Isolate the Relay From the System

Topic

Isolate the Relay From the System

Topic Progress:

Watch this video to see how to properly isolate a relay from the system and follow the correct order to prevent mis-ops. Isolating the relay from the system in the wrong order can be pretty embarrassing when things trip and alarm when they aren’t supposed to. ¬†Ask me how I know!

 

Click “Mark Complete” below after watching the video so you can keep track of your progress.

4 Comments
Collapse Comments

Can you explain why you opened the voltage test switches before the currents?

Chris Werstiuk (Administrator) March 12, 2019 at 6:56 pm

Good question! No reason. Once the trips are isolated, you can open any test switch in any order.

Hi Chris,
I understood isolating the relay for testing.
My concern is that once you tested a function, overcurrent for example, this relay will not see that the breaker tripped because we open the test switch. Is that right?

Chris Werstiuk (Administrator) July 11, 2020 at 10:04 am

You are correct, but you may be conflating two different tests. When performing relay testing, you will be sending many trip signals to the circuit breaker, so most relay testers will isolate the relay from the circuit breaker. This is mandatory when performing relay testing when the circuit breaker is closed, which should only be performed when there is primary and backup protection is installed and you only test one at a time. There is no reason to isolate if the circuit breaker is already open or the lockout relay is already rolled.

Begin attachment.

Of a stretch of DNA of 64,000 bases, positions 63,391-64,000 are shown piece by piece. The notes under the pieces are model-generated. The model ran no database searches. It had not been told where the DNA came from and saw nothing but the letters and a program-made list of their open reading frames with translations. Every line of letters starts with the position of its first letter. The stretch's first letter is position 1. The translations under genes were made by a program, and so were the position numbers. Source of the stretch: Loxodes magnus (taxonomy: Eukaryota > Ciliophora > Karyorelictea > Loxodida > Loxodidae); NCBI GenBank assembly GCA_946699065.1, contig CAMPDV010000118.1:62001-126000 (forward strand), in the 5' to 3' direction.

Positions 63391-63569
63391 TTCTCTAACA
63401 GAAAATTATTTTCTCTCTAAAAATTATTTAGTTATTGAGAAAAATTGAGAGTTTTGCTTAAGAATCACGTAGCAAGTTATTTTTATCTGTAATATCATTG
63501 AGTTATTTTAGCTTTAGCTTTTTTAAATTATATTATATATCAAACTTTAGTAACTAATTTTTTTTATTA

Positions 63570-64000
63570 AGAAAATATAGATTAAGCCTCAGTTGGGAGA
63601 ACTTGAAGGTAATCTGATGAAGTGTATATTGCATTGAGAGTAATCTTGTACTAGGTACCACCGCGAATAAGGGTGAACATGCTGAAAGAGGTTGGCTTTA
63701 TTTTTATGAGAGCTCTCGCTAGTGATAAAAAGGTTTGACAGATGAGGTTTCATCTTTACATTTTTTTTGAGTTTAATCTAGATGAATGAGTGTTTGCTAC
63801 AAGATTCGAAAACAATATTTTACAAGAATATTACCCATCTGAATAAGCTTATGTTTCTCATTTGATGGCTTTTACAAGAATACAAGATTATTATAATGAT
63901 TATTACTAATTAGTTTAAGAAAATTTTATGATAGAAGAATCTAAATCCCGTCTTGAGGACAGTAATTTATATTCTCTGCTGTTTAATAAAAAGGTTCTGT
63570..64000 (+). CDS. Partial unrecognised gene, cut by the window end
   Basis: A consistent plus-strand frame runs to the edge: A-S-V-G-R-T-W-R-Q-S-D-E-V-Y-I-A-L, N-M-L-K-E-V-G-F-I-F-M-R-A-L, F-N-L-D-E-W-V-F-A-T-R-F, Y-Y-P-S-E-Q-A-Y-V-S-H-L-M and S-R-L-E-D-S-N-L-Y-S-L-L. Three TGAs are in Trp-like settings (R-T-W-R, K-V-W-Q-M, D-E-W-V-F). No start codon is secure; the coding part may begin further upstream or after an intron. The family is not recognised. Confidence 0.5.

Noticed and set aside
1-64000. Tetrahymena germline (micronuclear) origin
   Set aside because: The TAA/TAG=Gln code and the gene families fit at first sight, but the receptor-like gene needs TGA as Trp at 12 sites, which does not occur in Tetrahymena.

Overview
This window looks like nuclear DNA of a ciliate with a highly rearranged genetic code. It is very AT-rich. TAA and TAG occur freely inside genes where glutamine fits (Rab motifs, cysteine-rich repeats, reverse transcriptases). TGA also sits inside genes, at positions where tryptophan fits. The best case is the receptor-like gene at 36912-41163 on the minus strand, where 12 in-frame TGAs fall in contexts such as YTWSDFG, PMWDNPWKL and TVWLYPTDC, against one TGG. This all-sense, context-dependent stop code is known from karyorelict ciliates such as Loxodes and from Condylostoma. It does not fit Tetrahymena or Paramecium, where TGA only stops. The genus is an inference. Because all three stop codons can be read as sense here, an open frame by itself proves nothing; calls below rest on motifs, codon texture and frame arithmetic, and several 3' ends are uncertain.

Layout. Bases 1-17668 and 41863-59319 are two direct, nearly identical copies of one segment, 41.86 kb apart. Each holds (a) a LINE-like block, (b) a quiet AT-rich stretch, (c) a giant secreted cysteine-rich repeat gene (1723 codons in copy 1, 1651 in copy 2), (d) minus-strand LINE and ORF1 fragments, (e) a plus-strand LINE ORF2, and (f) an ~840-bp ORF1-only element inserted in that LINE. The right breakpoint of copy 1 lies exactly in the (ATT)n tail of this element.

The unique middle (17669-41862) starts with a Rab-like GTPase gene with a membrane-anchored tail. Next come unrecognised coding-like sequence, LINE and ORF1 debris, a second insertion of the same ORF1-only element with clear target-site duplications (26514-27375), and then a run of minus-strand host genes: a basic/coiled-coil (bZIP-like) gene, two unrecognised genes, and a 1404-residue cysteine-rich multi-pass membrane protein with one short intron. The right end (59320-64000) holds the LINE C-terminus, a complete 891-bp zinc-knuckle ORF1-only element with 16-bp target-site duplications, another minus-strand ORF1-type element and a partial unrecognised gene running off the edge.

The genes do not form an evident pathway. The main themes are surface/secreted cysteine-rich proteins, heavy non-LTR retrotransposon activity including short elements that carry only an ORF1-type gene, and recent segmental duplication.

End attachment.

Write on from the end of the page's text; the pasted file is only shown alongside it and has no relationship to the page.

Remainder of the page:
A functional test is trying to prove that the wiring between devices is OK and that the circuit breaker trip coil will receive the trip signal when it is sent. Many people perform this test by applying a jumper across the contact, but this is the worst case scenario. One of the failure points inside a digital relay is that the output relay connected to those terminals. The relay could send a trip signal to the output relay, but the output relay can;t mechanically open or close. Therefore, pulsing the output is a better way to perform a functional test because it also tests one of the failure points inside the relay.

The perfect functional test would be performed as you suggest. You keep the test-set voltage and current signals connected to the relay, close the DC test switches, close the circuit breaker, and then run one of your timing tests. The circuit breaker should open and you should be able to look at the relay to see if it saw the circuit breaker closed and opened.

Leave a Comment